I was reading this post on Tea
by friend J.P. and it reminded me that I haven't just been doing bicycle related stuff while I've been traveling. Sometimes I get caught up in the cycling end of things as far as this website goes and I forget that I actually do other stuff worth mentioning. Ok, maybe not really worth mentioning, but I do other stuff besides think about bikes.
I really like food, for instance, and almost more than that, I enjoy taking photos of food and the dining experience.
Well, Jen's post got me thinking about Tea as well and the interesting encounters that I had with it in the last few weeks. The first was a couple weeks ago at a Dim Sum restaurant in London and the other was the past few days when I was deathly ill and drinking it like it was going out of style. Ok, I wasn't deathly ill, just a little under the weather, but its so much more dramatic if you say "deathly ill," I've found. Dim-Sum
Was led through the underground network of tunnels called "the Tube" to Ping-Pong
, a nice little tea house and dim-sum restaurant in London's SoHo district that boasts "Little steamed parcels of deliciousness." How can you go wrong with a tag line like that? The food was amazing, but what struck me more were the "flowering pearls" of tea that we ordered. I haven't been privy to this style of tea before and my mind was almost entirely blown as I sat there watching the "pearl" of tea literally unfold, or blossom in front of me.
The tea came to the table looking like a tightly rolled ball of field grass. Which, I guess in a way, it is. Then when hot water is poured over the "pearl" it starts to unwind itself. Almost creepily unraveling as you sit and stare. Slowly moving through the steaming water. There were a few levels to this unraveling as well, the first opened to reveal a bright pink blossom, which then opened further with a brilliant white flower at the top. At this point, being the delicate tea lover that I am, I jammed the pearl down to the bottom of the glass, hoping something really spectacular would happen. It didn't, but it looked nice.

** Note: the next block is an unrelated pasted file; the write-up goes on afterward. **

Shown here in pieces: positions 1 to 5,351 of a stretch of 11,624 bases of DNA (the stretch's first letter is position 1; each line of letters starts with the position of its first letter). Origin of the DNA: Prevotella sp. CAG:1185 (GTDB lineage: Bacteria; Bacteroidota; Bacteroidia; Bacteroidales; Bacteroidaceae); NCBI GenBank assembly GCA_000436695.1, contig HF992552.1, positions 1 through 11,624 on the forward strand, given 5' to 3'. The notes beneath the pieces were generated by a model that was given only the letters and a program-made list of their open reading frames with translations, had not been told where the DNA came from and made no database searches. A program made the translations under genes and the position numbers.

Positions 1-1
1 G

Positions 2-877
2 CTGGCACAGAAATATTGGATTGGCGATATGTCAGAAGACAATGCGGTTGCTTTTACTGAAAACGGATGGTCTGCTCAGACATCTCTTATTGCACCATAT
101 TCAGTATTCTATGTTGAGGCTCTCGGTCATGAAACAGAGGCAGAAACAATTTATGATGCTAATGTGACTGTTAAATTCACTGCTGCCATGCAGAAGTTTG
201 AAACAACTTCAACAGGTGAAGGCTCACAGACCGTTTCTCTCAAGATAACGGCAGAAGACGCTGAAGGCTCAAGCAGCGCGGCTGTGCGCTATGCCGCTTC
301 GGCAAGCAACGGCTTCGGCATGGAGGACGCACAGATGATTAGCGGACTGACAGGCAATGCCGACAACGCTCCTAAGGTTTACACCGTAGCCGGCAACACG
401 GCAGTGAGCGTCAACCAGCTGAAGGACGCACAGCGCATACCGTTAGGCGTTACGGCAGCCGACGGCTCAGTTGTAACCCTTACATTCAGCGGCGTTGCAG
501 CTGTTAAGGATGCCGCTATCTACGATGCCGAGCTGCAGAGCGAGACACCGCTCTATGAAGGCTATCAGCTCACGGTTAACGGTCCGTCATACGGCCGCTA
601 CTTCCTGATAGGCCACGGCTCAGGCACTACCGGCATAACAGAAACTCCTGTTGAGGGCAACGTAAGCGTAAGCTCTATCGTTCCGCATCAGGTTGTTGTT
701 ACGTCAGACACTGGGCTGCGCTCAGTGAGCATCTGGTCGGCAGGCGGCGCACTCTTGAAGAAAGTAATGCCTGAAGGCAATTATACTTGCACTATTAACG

Up until this point I'd thought of tea in a few very different ways:
1) as something that my mother and grandmother would give me when I couldn't sleep, usually in the vein of "Sleepytime Tea" or "Lemon Zest" or something to that effect.
2) the dark, smoky teas that Mr. P. Rubijono introduced me to when I started racing cyclocross "to keep you healthy and in the sporting lifestyle." Perfect post race or just in from a cold training ride.
3) as something you order at a coffee shop to either
a) look smarter than you are, or
b) when you've just had too much coffee for one day
4) as a Russian Tea Embrocation
. Hint: its near the bottom, and I've used it, its near amazing.
What I didn't realize is that there is a whole world of Tea out there. And this world involves not only a bizarre mixture of flavors for your palate, but something for most of your senses...apparently including sight as well.
Cheers to you, Tea,